Weight Management for Obese Children with Learning Disabilities

Best Practices for Weight Management for Obese Children with Learning Disabilities
Children and adolescents who are overweight are also at risk for becoming overweight adults. Getty Images

Research currently states that children who are obese are at a greater risk for social, emotional and physical problems. Overweight children are more likely than their peers to develop cardiovascular disease, type-2 diabetes, sleep apnea, high cholesterol, and asthma, among other diseases. Childhood obesity has also been linked to the premature onset of puberty. Being overweight may be associated with being bullied, which in turn is related to poorer mental health and decreased physical activity.


Unfortunately children and adolescents who are overweight are also at risk for becoming overweight adults. Obese children with learning disabilities may have more challenges on top of these risks, such as having more difficulty learning new information or a new skill. Some children and teens with learning disabilities may find maintaining a healthy weight difficult, and may need help understanding information and advice about their diet and nutrition, cooking and regular physical activity. Research consistently shows that only a few strategies have been proven for weight management – physical activity and healthier eating.

Physical activity is an essential component of a healthy lifestyle. Research continually states in combination with healthy eating, it can help prevent a range of chronic diseases along with keeping kids at a healthier weight. Physical activity helps control weight, builds lean muscle, reduces fat, promotes strong bone, muscle and joint development, and decreases the risk of obesity.

Current CDC recommendations for physical activity are as follows: Children need 60 minutes of play with moderate to vigorous activity every day for a healthy weight. Recent recommendations from the initiative Lets Move are similar: For kids and teens (that’s anyone between 6 and 17 years old), goals are exercising as a family for 60 minutes a day and being creative in how you and your family members get those 60 minutes a day of exercise.

Regular physical activity should be consciously promoted and prioritized within families, schools, and communities. It is important for parents to routinely promote physical activity, including unstructured play at home, in school and in other settings. Limiting television and video time to a maximum of 2 hours per day goes hand in hand with being able to increase physical activity. It is important to talk about these topics while remaining sensitive and careful not to criticize your child and keeping the focus on health rather than actual weight and appearance and keeping the dialogue open for your child to ask questions.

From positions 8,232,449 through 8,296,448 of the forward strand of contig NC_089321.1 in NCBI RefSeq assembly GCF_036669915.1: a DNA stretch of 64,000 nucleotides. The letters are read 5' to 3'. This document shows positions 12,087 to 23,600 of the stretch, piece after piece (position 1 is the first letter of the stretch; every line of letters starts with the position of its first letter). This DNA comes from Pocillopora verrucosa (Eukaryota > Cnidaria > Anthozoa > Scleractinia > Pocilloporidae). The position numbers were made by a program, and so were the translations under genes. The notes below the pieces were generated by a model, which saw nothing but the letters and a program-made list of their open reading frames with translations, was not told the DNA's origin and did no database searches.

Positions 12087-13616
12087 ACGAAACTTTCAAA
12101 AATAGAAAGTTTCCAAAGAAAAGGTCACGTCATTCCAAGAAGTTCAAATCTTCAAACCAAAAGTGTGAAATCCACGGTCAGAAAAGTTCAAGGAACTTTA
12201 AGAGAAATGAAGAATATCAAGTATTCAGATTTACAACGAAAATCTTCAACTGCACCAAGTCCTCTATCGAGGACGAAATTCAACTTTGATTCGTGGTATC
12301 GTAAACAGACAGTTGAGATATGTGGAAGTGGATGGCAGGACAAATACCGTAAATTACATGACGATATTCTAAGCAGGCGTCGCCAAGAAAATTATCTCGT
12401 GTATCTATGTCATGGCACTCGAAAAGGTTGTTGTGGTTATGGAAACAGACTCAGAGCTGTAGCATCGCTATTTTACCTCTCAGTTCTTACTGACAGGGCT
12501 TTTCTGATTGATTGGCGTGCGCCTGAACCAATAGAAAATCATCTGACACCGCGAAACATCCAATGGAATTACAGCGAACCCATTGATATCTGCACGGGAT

Parents play an important role in not only making healthy choices but also in teaching children how to make healthier choices. Dietary practices should be fostered that encourage moderation of food rather than overconsumption, emphasizing healthy choices rather than restrictive eating patterns or “bad foods”. It is important for parents and caregivers to offer nutritious snacks, such as vegetables and fruits, low-fat dairy foods, and whole grains; encouraging children’s autonomy in self-regulation of food intake and setting appropriate limits on choices; and modeling healthy food choices.

Some other ideas on how to get children on board to healthier eating is to take them grocery shopping and letting them pick out a new fruit or vegetable to try, getting them involved in preparing the food by letting them wash vegetables or helping mix certain ingredients. Again, the emphasis should be on healthy eating and not restricting “bad foods”.

Reducing child and adolescent obesity requires efforts by families, schools, communities, government and industry. Parents can play an important role in preventing and reducing child and adolescent obesity by promoting healthy eating through family meals, providing healthy foods in the home, limiting television watching and other sedentary behavior, and encouraging physical activity. Families should be educated and be able to use language that their child understands when discussing these topics. It is important for parents to recognize the impact they have on their children’s development of lifelong habits of physical activity and nutritious eating.

Dr. Vicki Bolina is a Licensed Clinical Psychologist. She obtained her Master of Science Degree (M.S.) and Doctor of Psychology Degree (Psy.D.) from Argosy University - Chicago Northwest Campus. Dr. Bolina has worked in several psychiatric hospitals, nursing homes, a school system, outpatient clinics, a university counseling center, a domestic violence shelter, and prison. She specializes in mood disorders and has extensive experience providing therapy and testing for children, adolescents, and adults with a wide range of issues.  Her professional interests include childhood disorders, adolescent psychology, and health psychology.  In addition to private practice, Dr Bolina currently teaches online psychology classes to both undergraduate and graduate level students and does freelance writing.  

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